Eureka Sound Formation

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Eureka Sound Formation
Stratigraphic range: Paleogene
Type Formation
Location
Region Nunavut
Country Canada
This is a map of the Canadian Territory of Nunavut

The Eureka Sound Formation is a geologic formation found in the Canadian Territory of Nunavut on Ellesmere Island, which is part of the Canadian Arctic Archipelago. The Eureka Sound Formation is Tertiary in age.[1]

History[edit]

During the early Tertiary period, marine beds began forming in the Eureka Sound Formation within an area that was previously thought to be almost exclusively non-marine.[1] This discovery indicates that this region of the Arctic had been mild, temperate, and ice-free during the early to middle Eocene , despite being well above the Arctic Circle. As of May 2014, this discovery had been restricted to the easternmost regions of the Canadian Arctic on Ellesmere Island.[2] Because the Eureka Sound Formation contains the largest accumulation of Arctic Paleogene deposits, studying its marine deposits is key in gaining a better understanding of the early Tertiary history of the Arctic Ocean.[1]

Fossils[edit]

Some fossils discovered in the Eureka Sound Formation were Paleogene land vertebrates that include fish, turtles, and several types of mammals.[3] Other types of fossils found were reptilian species and several types of birds.[4] Fresh water molluscs were also found.[5]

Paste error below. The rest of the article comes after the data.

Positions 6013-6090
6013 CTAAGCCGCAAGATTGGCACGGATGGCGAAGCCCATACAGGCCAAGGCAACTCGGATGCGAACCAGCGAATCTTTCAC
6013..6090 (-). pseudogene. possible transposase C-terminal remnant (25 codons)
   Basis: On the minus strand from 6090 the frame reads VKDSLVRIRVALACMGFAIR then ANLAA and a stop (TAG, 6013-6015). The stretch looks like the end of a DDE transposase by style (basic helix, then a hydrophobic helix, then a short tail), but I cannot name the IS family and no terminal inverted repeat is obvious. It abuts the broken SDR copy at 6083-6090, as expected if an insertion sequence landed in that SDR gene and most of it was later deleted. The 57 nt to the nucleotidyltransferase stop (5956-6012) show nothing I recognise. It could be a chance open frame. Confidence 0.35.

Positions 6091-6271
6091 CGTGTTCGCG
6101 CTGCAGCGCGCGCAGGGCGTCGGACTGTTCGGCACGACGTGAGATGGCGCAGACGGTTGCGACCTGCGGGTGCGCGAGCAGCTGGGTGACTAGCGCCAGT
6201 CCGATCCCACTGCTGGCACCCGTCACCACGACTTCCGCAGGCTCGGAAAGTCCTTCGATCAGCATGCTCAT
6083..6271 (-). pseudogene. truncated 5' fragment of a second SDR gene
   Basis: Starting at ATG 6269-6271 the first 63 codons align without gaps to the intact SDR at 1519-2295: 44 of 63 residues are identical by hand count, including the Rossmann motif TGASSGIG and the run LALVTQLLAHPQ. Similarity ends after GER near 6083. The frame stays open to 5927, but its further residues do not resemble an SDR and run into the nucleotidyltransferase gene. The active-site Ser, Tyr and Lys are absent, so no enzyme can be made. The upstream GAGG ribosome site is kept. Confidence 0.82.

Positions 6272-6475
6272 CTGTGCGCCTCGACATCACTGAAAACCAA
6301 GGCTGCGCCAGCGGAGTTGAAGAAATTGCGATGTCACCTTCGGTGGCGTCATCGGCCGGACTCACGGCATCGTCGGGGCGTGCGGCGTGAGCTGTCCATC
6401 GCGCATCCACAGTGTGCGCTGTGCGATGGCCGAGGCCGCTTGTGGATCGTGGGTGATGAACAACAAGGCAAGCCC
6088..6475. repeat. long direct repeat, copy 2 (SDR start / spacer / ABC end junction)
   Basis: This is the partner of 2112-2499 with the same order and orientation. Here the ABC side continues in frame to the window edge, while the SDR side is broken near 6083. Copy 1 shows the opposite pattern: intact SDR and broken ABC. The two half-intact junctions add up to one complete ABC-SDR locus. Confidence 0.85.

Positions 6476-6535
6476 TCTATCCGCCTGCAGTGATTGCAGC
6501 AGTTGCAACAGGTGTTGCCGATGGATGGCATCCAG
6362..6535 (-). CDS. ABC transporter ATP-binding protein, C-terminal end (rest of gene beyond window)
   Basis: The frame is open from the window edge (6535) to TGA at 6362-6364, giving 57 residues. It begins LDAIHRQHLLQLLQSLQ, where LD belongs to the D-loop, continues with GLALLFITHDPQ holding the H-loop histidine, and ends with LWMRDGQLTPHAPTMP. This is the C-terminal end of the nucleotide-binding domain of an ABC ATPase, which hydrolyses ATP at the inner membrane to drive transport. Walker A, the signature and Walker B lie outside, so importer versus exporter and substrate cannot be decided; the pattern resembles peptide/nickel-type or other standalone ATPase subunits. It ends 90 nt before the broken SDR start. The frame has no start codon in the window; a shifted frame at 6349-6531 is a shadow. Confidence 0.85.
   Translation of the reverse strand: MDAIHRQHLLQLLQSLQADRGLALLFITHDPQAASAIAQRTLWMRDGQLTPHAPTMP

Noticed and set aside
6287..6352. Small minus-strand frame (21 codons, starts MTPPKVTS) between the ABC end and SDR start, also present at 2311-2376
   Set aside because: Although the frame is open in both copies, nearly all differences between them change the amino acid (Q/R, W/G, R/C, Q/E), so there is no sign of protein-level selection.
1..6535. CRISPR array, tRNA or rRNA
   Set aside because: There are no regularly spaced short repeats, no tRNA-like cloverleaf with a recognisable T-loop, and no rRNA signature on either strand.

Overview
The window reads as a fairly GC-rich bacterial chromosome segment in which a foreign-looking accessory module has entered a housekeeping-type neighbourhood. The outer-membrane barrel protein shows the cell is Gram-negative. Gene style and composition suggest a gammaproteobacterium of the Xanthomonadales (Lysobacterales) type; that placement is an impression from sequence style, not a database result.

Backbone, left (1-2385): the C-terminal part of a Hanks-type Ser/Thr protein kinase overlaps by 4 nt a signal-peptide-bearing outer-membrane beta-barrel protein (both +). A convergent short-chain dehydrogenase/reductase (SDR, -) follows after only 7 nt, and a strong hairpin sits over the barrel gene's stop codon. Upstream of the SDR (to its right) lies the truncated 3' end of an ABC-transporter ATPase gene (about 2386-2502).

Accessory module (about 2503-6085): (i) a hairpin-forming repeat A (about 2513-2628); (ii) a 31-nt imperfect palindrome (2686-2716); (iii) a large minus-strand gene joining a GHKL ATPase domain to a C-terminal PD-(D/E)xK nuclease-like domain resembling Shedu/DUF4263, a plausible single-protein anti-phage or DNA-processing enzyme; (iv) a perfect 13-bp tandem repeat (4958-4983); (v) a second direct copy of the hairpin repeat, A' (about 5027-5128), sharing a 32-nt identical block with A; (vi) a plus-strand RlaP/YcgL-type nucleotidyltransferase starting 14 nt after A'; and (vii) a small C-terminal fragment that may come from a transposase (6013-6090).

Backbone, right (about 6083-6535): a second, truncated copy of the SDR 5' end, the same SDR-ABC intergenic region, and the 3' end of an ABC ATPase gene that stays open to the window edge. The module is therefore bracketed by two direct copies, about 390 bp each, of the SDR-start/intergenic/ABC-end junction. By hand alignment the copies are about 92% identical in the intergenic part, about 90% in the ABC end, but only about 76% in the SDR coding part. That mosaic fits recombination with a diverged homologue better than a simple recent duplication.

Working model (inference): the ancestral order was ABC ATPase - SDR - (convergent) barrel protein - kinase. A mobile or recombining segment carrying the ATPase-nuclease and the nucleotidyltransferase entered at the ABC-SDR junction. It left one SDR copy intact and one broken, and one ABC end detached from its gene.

Sediments and Geology[edit]

On Southern Ellesmere Island, the Eureka Sound Formation is up to 480 meters thick and consists of a sequence of prediminantly non-marine sandstones, mudstones, coal and minor siltstones. Sandstone petrography and heavy mineral analyses indicate that the Eureka Sound sediments were derived mainly from Precambrian granulite-grade metamorphic rocks of the Canadian Shield located to the southeast of the Formation.[6] Another finding states that significant anounts of the rocks of the Eureka Sound Formation on Western Ellesmere Island are marine in origin.[5]

See also[edit]

References[edit]